If I needed to I could solve just about any saddle/spring/clearance issue with a file within reason. Even if you issue was 3x as bad, a file could solve the problem. I know people hate filing saddles, but it such an easy fix, saddles are usually threaded all the way through, when I see problems like this it kills me that I can't stop people from selling basses due to this easily solvable issue.

    You shouldn't stress about this at all, everything will be fine.
  9. TLBass


    Nov 27, 2016
    Care to clarify? I'm not sure what plastic tube and resistance are you speaking of, and in regards to filing — where is it possibly needed and why?
    bassstrangler likes this.
  10. jeff62

    jeff62 Supporting Member

    Oct 24, 2005
    Central FL
    This is getting way more complicated than need be. Remove the spring and back your saddle to the limit of the bridge (to remove as much of the sharpness as possible) and play. Once the screw is tight as far as it will go, the spring is useless.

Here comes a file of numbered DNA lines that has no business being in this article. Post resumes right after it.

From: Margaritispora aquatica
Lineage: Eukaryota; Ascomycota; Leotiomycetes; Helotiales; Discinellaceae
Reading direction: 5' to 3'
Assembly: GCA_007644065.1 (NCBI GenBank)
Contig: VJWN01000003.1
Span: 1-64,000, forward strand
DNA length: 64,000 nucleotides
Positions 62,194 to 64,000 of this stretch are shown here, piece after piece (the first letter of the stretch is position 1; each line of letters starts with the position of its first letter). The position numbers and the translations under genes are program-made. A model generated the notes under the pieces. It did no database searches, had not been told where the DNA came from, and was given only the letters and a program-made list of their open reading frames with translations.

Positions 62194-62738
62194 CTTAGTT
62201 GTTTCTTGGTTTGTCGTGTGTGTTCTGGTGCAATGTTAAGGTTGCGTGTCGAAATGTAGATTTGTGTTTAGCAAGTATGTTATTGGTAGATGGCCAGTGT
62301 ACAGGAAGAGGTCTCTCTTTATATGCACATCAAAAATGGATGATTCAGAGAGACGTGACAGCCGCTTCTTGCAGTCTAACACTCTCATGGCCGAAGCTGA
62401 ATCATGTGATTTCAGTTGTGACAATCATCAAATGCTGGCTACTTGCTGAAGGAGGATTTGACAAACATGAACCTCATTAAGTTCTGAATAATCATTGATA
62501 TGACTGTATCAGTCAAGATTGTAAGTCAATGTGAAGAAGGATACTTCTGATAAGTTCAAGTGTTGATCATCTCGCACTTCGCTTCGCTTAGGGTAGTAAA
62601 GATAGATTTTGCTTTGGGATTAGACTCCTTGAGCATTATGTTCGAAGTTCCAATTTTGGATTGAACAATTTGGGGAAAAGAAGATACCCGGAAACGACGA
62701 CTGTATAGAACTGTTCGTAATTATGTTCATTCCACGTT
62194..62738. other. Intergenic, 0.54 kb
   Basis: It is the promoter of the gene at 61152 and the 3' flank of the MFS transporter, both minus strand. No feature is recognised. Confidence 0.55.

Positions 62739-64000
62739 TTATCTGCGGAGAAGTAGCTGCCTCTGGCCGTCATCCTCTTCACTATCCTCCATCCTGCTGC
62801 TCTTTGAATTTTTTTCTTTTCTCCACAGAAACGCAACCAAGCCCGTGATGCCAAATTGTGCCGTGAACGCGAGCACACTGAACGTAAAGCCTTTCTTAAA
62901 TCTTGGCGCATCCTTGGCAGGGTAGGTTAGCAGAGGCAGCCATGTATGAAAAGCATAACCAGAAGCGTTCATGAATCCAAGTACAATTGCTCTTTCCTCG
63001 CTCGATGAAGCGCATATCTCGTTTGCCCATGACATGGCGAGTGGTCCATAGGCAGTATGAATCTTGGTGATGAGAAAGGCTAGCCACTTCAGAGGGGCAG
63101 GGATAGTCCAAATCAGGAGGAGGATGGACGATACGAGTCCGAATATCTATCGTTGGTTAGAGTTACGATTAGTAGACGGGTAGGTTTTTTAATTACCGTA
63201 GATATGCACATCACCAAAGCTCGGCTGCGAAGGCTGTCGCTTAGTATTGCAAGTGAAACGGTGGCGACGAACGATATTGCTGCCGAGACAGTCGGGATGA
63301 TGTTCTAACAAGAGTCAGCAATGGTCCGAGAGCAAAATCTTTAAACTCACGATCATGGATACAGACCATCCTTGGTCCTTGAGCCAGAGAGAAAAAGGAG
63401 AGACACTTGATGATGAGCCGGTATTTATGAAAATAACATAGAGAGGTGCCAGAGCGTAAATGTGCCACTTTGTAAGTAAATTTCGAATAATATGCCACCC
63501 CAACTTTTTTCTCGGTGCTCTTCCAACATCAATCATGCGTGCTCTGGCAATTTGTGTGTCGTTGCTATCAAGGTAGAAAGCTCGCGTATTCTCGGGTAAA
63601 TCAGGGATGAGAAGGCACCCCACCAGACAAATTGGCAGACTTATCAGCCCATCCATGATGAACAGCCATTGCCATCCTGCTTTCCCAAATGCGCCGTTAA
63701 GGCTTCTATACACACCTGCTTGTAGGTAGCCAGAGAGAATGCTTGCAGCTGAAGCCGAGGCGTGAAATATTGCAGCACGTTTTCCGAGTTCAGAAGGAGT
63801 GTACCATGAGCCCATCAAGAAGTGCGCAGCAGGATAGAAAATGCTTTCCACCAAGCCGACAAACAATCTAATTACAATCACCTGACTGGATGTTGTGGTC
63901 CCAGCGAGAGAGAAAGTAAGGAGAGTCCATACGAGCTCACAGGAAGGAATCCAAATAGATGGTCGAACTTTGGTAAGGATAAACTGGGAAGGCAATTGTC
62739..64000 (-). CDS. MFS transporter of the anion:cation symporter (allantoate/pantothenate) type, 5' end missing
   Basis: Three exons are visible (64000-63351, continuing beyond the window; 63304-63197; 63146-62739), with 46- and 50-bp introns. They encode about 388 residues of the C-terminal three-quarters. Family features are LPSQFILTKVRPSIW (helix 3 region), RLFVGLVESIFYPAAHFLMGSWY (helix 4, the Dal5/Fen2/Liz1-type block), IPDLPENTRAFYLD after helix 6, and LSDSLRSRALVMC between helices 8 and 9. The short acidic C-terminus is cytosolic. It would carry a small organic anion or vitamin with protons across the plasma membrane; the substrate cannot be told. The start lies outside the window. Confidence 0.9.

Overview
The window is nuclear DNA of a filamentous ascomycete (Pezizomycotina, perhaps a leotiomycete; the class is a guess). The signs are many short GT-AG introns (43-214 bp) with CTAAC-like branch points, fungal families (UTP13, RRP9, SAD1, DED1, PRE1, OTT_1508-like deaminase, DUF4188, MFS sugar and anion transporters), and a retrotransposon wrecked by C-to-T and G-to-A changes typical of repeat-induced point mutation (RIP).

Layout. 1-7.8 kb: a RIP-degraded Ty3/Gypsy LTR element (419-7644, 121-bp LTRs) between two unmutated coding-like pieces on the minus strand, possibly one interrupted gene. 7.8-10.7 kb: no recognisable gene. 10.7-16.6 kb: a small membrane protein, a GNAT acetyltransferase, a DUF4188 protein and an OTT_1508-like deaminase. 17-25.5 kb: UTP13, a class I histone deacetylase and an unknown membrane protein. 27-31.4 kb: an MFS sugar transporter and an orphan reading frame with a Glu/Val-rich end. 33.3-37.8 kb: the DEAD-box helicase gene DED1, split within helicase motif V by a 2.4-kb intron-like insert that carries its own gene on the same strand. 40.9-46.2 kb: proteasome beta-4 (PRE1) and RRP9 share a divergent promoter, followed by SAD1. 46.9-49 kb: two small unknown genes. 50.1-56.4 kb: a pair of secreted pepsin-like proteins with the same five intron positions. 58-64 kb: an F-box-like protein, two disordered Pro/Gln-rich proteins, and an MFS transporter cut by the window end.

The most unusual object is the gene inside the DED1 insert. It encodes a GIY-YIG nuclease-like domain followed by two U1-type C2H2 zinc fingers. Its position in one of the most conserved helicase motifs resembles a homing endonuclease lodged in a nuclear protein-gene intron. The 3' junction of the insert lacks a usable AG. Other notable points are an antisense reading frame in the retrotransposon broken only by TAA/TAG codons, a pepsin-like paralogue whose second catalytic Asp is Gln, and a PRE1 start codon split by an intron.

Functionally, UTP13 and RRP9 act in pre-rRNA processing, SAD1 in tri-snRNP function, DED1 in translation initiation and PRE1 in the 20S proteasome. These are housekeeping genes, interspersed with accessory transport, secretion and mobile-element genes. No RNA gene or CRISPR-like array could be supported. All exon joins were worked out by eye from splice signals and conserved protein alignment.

You could also try a different brand of strings that compare in tension to what you are using as different strings often intonate differently.
  11. Turnaround

    Turnaround Commercial User

    May 6, 2004
    Toronto Canada
    Independent Instrument Technician, and Contractor to Club Bass and Guitar - Toronto
    If you set the witness point on that string the saddle wouldn't have to be so far back.
    Passinwind, gebass6, Mili and 7 others like this.
  12. TLBass


    Nov 27, 2016
    I thought about that, but two points:
    If you set a witness point and then see the intonation is still off, you'll have to move the saddle and the bend in the string would be in the wrong place. You could try bending it down again to make a new witness point but I think that might deteriorate the string if you do it several times aiming for perfection.